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Report on Mills and Millers,

Grist Mill, Calhoun County, Florida.

Report on Mills and Millers
by Theodore R. Hazen.

Interview with Theodore R. Hazen.
Questions by Lamont Pultz, a 5th grade student at Palmquist Elementary in Oceanside, California.

Hazen: First of all, before I answer your questions, lets set up some dates of time periods. When someone says "Colonial America," or "Colonial Times," to me that means when America was under the control of England. America was a British colony. We were "peons" or "laborers" of England. Like in "Early America," the best of our labor or products were produced to be shipped back to England. We were as I said, "peons" in a British colony, we where not citizens of England proper, but citizens of a British colony which is very different. We could not get a patent in England to protect our inventions like a citizen of England. We were the "penal colony" of England, before we gave them problems and people were sent to Australia. So basically Colonial America would be from 1680 to 1781 when the American Revolution ended. After that we have the Federalist period in America, and things changed for a number of reasons.

Modern times is basically when the French term "just now" or "moderne" comes into popular usage. For this discussion, I am going to set the dates of 1880 to the present.

1. What are the differences between Colonial and modern Millers?

Hazen: Mills during this time were the way they were hundreds of years before. Basically the technology of milling had not changed for hundreds of years. A mill found in Colonial Times was just like a mill in the 14th century, or hundreds of years before.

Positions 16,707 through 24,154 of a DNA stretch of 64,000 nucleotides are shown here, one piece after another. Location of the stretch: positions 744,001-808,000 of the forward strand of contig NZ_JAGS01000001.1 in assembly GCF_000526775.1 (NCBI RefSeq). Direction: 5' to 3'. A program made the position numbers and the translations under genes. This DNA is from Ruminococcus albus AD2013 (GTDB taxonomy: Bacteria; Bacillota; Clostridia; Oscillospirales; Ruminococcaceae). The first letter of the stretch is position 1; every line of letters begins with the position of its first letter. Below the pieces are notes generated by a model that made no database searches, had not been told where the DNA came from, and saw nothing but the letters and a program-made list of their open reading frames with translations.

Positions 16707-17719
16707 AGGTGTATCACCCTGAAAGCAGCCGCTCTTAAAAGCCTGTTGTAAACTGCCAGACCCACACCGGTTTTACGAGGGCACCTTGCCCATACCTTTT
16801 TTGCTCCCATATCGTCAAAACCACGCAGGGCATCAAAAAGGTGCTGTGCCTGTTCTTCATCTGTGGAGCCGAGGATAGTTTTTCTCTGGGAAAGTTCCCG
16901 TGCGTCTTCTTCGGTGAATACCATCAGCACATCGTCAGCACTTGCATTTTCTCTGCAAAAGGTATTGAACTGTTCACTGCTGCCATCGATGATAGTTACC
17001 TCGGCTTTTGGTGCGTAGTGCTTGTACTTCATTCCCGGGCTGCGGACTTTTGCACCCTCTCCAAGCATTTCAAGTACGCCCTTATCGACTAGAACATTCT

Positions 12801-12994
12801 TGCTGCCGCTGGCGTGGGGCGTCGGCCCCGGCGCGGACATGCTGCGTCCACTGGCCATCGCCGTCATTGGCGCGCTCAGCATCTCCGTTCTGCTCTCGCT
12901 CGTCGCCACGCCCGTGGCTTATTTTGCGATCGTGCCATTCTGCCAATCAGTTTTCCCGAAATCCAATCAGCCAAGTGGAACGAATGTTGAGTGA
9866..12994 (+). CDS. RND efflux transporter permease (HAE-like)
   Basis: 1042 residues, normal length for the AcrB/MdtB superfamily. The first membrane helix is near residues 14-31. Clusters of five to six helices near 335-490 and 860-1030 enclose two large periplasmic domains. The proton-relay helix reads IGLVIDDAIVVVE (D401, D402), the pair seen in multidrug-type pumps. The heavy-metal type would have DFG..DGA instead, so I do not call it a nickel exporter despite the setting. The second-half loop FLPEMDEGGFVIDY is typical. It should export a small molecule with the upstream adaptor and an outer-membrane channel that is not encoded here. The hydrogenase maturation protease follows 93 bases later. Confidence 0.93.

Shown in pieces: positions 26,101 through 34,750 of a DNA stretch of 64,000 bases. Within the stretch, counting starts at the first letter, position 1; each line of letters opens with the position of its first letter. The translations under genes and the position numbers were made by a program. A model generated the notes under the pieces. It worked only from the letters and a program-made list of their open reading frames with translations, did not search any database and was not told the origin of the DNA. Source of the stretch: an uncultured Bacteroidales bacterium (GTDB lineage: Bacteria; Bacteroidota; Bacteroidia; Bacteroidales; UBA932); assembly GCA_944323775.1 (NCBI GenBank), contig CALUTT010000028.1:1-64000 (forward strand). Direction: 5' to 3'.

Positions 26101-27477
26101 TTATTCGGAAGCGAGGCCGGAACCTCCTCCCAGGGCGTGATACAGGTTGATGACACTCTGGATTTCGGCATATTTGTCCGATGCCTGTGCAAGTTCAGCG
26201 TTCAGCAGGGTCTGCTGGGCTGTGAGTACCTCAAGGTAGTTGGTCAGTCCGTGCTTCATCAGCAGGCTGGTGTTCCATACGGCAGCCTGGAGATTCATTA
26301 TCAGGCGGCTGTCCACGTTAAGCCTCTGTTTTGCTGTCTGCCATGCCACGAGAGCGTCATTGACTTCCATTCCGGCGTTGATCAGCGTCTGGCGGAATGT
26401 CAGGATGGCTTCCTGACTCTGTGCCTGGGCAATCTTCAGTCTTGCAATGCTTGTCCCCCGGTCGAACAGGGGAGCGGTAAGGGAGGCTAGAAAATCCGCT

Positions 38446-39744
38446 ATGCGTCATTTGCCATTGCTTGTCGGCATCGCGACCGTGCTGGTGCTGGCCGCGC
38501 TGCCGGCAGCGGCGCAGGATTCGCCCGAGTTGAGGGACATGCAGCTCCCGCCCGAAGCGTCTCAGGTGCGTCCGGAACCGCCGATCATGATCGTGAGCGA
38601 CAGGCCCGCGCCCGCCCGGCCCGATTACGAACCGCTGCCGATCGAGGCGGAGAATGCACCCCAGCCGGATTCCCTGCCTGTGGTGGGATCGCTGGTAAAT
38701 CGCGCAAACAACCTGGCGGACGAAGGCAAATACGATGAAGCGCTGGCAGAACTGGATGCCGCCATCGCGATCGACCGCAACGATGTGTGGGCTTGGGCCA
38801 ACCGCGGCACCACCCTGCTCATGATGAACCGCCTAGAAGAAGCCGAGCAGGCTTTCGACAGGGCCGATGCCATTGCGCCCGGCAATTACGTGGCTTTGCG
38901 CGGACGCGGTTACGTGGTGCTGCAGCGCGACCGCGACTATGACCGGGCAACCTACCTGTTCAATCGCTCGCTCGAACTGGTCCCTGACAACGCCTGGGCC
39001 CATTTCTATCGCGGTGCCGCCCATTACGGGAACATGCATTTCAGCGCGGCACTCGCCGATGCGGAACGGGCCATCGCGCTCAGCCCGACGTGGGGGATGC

During Colonial times people attitudes towards the miller began to change. Once the miller was considered so dishonest, that they could not own their own mills, form guilds (unions), set their own prices or decide what to make. They had to rent their mills from the landowner or landlord. In Medieval times this meant the lord, abbott, or king. In Early America and during Colonial Times you had to get a land grant to build a mill. This was a paper signed by the King in England that you could build a mill here in the Colonies.

During Medieval times you (as a peasant) had to take your grain to the Lords, Abbotts, or Kings mill. The miller was just an employee of the master. If you were found hiding a hand quern (a small pair of millstones powered by hand to grind grain), they would be taken and broken, and you hanged. A lot of people wanted to set up the Feudal System in Early America.

A dishonest miller was a craftsman after all and much to valuable to hang it he was found taking more than his far "toll" or payment for grinding grain. The miller collected his toll and the toll from the peasants for the lord, abbott, master or king. Instead of hanging the miller they hanged his helper or apprentice.

Where did the miller learn his trade? During Colonial Times, the miller learned his trade though the apprentice system. You apprenticed to a master craftsman for 7 years to learn a trade. You lived with him, and sometimes were mistreated. The master whose word was law. The journeyman who could go and work as a miller until he met the requirements to become a master in his own right. The apprentice who had no rights, was basically an indentured slave.